Using WebServer.WebDev For Unit Tests

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A Scanning Test - From

Last night a unit test saved my life (with apologies). Ok, maybe not my life, but the act of writing some unit tests did save me the embarrasment of an obscure bug which was sure to hit when I least expected it.  It is cases like this that made me into such a big fan of writing automated unit tests.

Not too long ago I wrote a C# Akismet API for Subtext. In writing the code, I followed design principles focused on making the API as testable as possible. For example, I applied Inversion of Control (IOC) by having the AkismetClient constructor take in an HttpClient instance as an argument. The HttpClient instance is responsible for making the actual HTTP request.

This allowed me to use Rhino Mocks to replace the HttpClient with a mock enabling me to build unit tests that ensured that the Akismet API was doing the right thing without having to make any actual web requests.

Of course this approach only delays the inevitable. I still want to have an automated test for the HttpClient class.

So last night, I took a step back and revisited this excellent post by Scott Hanselman in which he shows how to use Cassini in your unit tests. I decided to update his pioneering approach to use the latest incarnation of Cassini, WebServer.WebDev. I also decided to refactor what he did into a reusable TestWebServer class in order to make the barrier to entry in using it as low as possible.


WebServer.WebDev is the built in Web Server (formerly known as Cassini) used by Visual Studio.NET 2005. The main functionality of the server is located in WebDev.WebHost.dll. You can find this assembly in the GAC. On my machine, it is located in the following directory:


Note that the .NET framework installs an explorer extension for the GAC so you won’t see this directory using Windows Explorer. I navigated to the directory using the command prompt.

Setting up the test web server is a two step process once you’ve located the WebDev.WebHost assembly.

  1. Copy WebDev.WebHost into your unit test project and add a reference to it.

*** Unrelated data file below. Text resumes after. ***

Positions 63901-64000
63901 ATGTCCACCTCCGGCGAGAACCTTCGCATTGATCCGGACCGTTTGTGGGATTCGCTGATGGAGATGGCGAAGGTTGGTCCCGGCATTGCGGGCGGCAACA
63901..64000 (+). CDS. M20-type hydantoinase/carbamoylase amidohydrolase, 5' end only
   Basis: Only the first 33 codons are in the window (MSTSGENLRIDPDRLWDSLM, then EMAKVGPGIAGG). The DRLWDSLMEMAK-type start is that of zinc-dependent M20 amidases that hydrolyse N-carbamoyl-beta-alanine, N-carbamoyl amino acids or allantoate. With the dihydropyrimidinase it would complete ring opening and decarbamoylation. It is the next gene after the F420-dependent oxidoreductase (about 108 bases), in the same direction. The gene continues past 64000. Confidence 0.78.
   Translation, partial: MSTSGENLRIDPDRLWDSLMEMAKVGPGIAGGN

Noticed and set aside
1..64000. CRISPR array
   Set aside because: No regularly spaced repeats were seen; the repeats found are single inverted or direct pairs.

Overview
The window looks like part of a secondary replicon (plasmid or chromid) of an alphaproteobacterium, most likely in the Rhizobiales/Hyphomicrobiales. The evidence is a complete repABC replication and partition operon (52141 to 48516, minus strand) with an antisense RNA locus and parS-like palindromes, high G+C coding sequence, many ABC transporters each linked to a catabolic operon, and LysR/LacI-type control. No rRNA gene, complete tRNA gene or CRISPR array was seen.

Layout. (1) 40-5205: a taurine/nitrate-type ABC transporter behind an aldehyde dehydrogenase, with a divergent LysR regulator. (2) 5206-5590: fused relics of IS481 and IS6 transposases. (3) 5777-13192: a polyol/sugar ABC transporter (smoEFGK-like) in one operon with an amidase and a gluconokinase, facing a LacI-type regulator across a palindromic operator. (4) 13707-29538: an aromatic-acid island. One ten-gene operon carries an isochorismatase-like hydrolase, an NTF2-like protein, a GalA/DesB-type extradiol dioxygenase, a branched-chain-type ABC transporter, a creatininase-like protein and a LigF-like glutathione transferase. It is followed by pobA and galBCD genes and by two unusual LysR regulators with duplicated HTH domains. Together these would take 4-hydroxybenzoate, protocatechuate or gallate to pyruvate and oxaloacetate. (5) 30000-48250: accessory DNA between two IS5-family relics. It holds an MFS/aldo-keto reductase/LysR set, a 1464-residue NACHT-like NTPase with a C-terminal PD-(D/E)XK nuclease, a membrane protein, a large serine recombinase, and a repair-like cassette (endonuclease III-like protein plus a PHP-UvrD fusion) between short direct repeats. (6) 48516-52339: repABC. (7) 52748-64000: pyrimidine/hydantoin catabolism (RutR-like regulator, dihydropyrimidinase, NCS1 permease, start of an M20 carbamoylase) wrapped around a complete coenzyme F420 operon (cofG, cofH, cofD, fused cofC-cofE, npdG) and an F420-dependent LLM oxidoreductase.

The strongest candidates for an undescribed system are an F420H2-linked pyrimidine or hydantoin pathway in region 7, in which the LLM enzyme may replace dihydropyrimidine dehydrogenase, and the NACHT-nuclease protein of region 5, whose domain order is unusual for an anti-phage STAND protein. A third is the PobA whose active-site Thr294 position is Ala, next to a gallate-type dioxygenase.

2. Add the TestWebServer.cs file into your unit test project.

Note: To make this really reusable, you could drop this class into a separate Unit Test Helper assembly that you reference in your unit test projects. If you do go that route, be sure to heed the “//NOTE” I left for you in the ExtractResources method.

TestWebServer Usage

The following shows a couple of ways you can use this test web server in your own unit tests. If you have a single test in a fixture that needs to use the server, you can do something like this:

using (TestWebServer webServer = new TestWebServer())
      , "SomePage.aspx");
    string response = webServer.RequestPage("SomePage.aspx");
    Assert.AreEqual("Done", response);

If you have a set of tests that need to use the web server, I suggest using the [TestFixtureSetUp] and [TestFixtureTearDown] attributes to start the web server just once for all the tests.

private TestWebServer webServer = new TestWebServer();
private Uri webServerUrl;

public void TestFixtureSetUp()
    this.webServerUrl = this.webServer.Start();

public void TestFixtureTearDown()
    if(this.webServer != null)

I added several helper methods to the TestWebServer class based on what Scott did.

ExtractResource takes in the full path to an embedded resource and extracts it into the test webroot. In the first code example above, I extracted an embedded resource into a file named SomePage.aspx. Be sure to call this method after the webserver is started.

RequestPage has two overloads. One which makes a simple GET request to the test web server, and the other which makes a POST request.


In the past, I have gone to great lengths to not using a web server to unit test my code, as that takes us more into the realm of Integration testing. A while ago I wrote a post on how to simulate the HttpContext for unit tests without using a web server. This approach has been improved upon in the Subtext unit test codebase and has served me well.

But even that approach can only go so far. As I pointed out in my post on a Testing Mail Server, it’s a good thing to abstract out these extensibility points using an interface or a provider. But at some point, you have to test the concrete implementation. I can’t keep delegating functionality endlessly to another abstraction. Somebody has to make a real HTTP request.

So consider this approach the method of last resort.


The test webserver class can be downloaded here from my company’s tools site.